Seth Brown | The Pun Also Rises: Shirt happens ... and other dress-for-success stories

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NORTH ADAMS >> I'm a T-shirt and jeans guy. In the winter the T-shirts get overlaid with plaid flannel, the official uniform of the Berkshires, but I am still wearing T-shirts and jeans all year long.

I only have a few pairs of jeans, because jeans can be worn a few times before you wash them, and also because they are expensive and I am cheap. But I have many, many T-shirts, because people will give you T-shirts for free — or at least, they will certainly give me T-shirts for free.

And I have accepted them with gratitude every time. I started becoming known for accumulating free T-shirts. This snowballed when a friend of mine who knew my love for free T-shirts started giving me all the free T-shirts he received and didn't want.

I had so many T-shirts, that when I first moved into my house and didn't have curtains yet, I simply hung T-shirts in all of the windows. I called them "Shirtains," although it may have annoyed the neighbors since it looked like I was staging a mass crucifixion. I hope they weren't cross.

Regardless, my free T-shirts have stuck with me through thick and thin, although mostly thin, especially once they've been through the wash a few times. It's always sad when a T-shirt comes out too torn up to wear again. I may hang my T-shirts like Jesus, but I don't like it when they get too holey. Not that I mean to stigmata-ize my T-shirts; many of them are hardy survivors of over a decade.

It's always a sobering reminder of your age when you realize that you own some T-shirts older than the local college students. Although the reminder doesn't need to stay sober for long, because some of my T-shirts are almost old enough to drink. (Admittedly, many of them have already had a drink anyway, because I am a sloppy drinker.)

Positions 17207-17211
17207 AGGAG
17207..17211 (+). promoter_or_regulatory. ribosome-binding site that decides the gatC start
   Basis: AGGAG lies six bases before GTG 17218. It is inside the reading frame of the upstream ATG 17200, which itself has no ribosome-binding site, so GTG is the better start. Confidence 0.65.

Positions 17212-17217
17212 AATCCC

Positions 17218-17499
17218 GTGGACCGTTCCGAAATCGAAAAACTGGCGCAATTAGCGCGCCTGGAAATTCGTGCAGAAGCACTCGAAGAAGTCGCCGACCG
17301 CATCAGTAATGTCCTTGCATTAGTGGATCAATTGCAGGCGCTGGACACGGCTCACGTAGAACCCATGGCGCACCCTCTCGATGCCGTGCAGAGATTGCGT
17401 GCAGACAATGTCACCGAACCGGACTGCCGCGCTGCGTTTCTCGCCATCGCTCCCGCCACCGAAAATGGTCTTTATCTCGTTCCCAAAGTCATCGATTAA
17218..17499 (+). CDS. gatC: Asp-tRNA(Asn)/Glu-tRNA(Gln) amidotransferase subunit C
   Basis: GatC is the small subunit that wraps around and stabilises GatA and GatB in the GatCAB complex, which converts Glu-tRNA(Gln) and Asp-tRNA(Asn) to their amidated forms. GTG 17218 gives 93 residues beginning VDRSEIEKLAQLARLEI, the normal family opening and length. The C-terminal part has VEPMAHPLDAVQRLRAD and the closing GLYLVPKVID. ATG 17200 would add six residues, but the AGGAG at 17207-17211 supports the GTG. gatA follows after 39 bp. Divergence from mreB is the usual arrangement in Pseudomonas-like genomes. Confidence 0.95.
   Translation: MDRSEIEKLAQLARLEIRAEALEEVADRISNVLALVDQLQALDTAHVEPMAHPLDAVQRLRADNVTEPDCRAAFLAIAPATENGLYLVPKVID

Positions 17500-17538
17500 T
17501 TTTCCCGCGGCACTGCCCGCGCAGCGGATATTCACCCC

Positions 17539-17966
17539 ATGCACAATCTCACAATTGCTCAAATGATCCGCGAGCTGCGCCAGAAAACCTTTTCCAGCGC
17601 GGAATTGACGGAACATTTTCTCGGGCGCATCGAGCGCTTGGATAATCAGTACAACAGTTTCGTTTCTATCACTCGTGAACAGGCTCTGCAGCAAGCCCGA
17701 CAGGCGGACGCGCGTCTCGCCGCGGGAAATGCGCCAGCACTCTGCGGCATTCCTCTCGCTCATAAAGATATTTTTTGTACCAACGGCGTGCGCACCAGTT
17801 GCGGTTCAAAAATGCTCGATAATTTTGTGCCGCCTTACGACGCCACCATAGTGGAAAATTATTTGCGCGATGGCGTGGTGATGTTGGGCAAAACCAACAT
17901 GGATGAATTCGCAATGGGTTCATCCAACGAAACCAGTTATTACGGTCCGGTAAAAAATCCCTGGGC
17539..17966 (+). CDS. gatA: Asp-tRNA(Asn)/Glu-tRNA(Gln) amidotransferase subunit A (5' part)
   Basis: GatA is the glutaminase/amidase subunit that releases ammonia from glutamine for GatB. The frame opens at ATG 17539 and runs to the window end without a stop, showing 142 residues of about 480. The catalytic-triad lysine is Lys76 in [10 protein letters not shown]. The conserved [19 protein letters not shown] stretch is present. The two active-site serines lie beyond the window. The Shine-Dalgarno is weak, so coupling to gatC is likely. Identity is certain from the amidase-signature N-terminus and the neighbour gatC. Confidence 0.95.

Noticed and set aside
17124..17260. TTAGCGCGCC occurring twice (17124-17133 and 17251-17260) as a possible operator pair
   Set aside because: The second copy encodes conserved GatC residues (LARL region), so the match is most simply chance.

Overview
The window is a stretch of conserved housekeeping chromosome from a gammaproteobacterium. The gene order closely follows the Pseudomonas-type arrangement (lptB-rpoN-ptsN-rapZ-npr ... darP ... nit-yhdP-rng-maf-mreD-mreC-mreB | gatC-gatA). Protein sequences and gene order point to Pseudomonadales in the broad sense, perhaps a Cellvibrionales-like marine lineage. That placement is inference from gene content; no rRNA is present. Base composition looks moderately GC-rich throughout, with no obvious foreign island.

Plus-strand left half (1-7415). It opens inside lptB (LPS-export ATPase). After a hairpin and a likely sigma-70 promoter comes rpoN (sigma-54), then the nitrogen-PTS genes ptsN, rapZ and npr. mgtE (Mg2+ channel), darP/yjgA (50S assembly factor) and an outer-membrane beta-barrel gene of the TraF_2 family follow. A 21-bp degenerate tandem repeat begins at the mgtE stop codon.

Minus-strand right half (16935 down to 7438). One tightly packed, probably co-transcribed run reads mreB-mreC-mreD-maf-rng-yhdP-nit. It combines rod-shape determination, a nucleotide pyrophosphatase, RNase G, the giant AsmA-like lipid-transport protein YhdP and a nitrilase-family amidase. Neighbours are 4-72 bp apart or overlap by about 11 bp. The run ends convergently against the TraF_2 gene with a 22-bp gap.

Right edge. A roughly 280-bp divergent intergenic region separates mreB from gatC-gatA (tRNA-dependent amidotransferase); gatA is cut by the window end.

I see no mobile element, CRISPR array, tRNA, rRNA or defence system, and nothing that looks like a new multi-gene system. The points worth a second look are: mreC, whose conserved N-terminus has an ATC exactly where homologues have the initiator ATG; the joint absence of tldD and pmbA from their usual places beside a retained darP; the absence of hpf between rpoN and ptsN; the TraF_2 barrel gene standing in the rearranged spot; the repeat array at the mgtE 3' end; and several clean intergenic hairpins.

But as long as we're drinking anyway, I'll raise a glass to some of my favorite T-shirts who have passed on:

I miss my CTY shirt from a summer program I did at Johns Hopkins back in the early 90s. The main advantage of this shirt was that people would inevitably ask "What does CTY stand for?"

And I would then get to respond with "Can't Tell You." Also, I like to imagine Johns Hopkins is a weird pluralization of John Hopkins, sort of like RsBI (which is technically more correct than RBIs). This shirt did not die a natural death, but was ripped to shreds during a summer camp event in the late '90s.

Until a few years ago when it became too frayed and threadbare to wear, my favorite T-shirt was one picturing a brain with an athletic headband around it. This was given to me in 1996 for being a member of the academic decathlon in high school. Many people in high school wanted to be a varsity athlete. Well, I was a (m)athlete, and actually captain of the (math) team. Some athletes carb-load before games. We had donuts at the math meets. Oddly, girls did not flock to my side. Perhaps if I had gotten a letter jacket, with F(x).

My least legible T-shirt for many years was received courtesy of the Dull Men's Club, after interviewing their vice president for my first book. (They don't have a president, because presidents are too exciting.) It was a gray shirt, with small gray lettering and no capital letters, thus successfully communicating the idea that the Dull Men's Club is very, very boring. This shirt quietly fell apart last year, in accordance with the bylaws.

While those are gone, I have many more. And if a friend of mine ever needed a T-shirt, I'd even give them the shirt off my back. Chances are, I didn't pay for it anyway.

Seth Brown is an award-winning humor columnist, the author of "From God To Verse," and shirtainly enjoys free clothes. His website is RisingPun.com.


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